Effectiveness of state trauma systems in reducing injury’related mortality: A National Evaluation

A. Nathen, Gregory Jurkovich, F. Rivara, R. Maier

Research output: Contribution to journalArticle

Abstract

The authors postulated that implementation of an organized system of trauma care would reduce injury-related mortality. In order to evaluate this hypothesis a national study was completed comparing injury mortality rates in states with and without a trauma system. Sources for information included the 1993 Inventory of Trauma Systems, Compressed Mortality Files of the National Center for Health Statistics and the Fatality Analysis Reporting System (FARS). All trauma systems (TS’s) in the inventory have at the minimum a legal authority, which involves the authority to designate trauma centers and to establish triage procedures that allow prehospital personnel to bypass nearer facilities. A total of 22 TS’s were implemented by 1995 and included in the study. Global injury mortality rates were lower in states with trauma systems. A reduction was also noted in deaths by unintentional injury. Motor vehicle crashes (MVC) account for the greatest majority of unintentional injuries and were found to have an 18% reduction of mortality in states with TS’s. The authors recognized that other factors might impact MVC related mortality that is separate from the presence of a trauma system. To analyze this age, speed limits, restraint laws and population distribution were evaluated. Higher speed limits were shown to have the highest increase in mortality; primary enforcement of restraint laws showed a significant reduction in risk of death; additionally, a beneficial effect of TS’s extended across all age groups. Other studies of regional TS’s have been done but are limited to single states or counties. This study has the advantages of a large sample size, geographic distribution of the states and the consideration given to other parameters that effect MVC related mortality. The limitations of this study include issues that could underestimate the effectiveness of trauma systems such as variations between states with and without trauma systems and the cross-sectional design gives no insight into the changes that occur with the evolution of trauma systems over time. Overall, the evaluation demonstrates that states with trauma systems have a 9% reduction in global injury mortality with the greatest effect evident in MVC’s. The substantial costs and personnel associated with trauma systems are relatively insignificant when compared to the potential lives saved and the productivity gains equivalent to millions of dollars.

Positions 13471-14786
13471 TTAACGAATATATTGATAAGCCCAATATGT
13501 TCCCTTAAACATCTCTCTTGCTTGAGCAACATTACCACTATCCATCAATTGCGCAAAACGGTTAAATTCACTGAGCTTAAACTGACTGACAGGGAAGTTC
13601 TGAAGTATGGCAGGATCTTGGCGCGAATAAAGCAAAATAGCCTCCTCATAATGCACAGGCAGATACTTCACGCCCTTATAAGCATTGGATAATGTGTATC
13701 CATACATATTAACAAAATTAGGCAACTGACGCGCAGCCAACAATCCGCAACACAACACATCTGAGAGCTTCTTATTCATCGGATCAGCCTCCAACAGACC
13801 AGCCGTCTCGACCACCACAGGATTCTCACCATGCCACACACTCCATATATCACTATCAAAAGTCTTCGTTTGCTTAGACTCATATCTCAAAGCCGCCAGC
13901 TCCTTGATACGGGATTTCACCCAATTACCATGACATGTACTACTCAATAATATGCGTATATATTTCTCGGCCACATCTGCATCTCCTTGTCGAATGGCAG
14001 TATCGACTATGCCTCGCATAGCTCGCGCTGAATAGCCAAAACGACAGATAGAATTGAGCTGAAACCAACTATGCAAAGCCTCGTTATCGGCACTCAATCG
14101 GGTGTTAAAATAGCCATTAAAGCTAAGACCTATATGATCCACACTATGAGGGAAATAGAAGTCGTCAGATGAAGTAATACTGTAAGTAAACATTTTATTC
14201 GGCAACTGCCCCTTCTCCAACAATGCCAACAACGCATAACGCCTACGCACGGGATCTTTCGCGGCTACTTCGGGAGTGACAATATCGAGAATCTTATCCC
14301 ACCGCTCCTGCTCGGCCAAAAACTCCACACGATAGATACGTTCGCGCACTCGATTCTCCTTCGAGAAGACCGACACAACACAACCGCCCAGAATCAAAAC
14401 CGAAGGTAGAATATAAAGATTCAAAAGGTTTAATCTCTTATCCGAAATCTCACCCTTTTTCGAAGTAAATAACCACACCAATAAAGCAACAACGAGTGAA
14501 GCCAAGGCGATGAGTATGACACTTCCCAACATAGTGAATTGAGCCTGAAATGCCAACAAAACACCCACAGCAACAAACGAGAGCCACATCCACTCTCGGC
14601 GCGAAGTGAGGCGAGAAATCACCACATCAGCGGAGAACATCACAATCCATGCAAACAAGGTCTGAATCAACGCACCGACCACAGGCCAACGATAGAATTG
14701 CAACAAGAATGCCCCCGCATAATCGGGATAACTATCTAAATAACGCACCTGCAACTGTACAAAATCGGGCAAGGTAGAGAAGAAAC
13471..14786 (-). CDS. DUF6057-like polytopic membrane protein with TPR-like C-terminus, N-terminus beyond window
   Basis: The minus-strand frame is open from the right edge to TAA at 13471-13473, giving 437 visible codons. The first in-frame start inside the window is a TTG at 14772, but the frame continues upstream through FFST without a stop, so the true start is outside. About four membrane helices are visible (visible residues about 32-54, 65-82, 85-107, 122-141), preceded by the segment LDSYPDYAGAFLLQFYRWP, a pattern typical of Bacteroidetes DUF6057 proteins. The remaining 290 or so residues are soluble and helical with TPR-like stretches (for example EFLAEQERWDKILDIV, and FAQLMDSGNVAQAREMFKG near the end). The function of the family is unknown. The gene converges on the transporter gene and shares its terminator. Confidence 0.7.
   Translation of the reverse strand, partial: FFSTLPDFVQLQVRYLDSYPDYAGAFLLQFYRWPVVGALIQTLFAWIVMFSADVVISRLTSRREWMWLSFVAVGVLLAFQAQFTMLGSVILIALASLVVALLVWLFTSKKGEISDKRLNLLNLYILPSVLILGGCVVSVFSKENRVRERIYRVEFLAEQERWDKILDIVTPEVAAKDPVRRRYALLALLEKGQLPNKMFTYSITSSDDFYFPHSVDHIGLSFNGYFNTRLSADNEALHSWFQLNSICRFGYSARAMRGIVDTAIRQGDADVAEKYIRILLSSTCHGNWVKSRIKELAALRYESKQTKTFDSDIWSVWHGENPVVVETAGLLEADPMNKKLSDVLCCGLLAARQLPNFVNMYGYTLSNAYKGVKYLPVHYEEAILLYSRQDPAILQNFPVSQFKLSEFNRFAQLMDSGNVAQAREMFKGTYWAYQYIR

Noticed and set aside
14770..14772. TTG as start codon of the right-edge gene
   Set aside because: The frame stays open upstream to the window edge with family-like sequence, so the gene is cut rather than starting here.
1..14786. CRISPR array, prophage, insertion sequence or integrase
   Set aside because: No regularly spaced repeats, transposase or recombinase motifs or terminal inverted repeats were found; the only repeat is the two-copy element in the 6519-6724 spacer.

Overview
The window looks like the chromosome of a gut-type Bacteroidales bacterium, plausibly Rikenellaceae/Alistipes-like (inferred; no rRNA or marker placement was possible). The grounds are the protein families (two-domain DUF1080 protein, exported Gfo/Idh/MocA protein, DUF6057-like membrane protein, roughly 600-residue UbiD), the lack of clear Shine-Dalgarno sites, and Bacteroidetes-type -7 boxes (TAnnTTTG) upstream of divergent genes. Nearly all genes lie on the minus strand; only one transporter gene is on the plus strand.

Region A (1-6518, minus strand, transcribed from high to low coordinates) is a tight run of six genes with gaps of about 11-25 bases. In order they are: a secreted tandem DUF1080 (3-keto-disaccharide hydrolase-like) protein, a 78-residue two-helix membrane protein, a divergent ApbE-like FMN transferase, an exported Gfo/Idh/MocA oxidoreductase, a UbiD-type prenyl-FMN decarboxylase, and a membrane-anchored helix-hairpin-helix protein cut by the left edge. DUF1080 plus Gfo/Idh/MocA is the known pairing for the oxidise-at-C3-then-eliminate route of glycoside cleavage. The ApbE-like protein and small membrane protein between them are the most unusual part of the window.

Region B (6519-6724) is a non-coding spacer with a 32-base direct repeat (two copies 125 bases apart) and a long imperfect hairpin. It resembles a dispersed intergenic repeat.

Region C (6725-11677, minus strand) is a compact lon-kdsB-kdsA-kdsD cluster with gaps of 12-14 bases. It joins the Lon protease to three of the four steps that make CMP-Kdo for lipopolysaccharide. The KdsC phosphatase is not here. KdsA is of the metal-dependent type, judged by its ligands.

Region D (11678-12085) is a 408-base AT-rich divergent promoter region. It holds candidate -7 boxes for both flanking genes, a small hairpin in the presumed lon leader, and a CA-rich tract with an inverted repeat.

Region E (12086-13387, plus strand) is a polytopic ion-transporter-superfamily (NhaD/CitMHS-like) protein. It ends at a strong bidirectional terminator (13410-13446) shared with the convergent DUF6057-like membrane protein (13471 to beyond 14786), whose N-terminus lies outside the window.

Original languageEnglish (US)
JournalJournal of Trauma Nursing
Volume7
Issue number2
StatePublished - Jan 1 2000
Externally publishedYes

ASJC Scopus subject areas

  • Emergency
  • Critical Care
  • Advanced and Specialized Nursing

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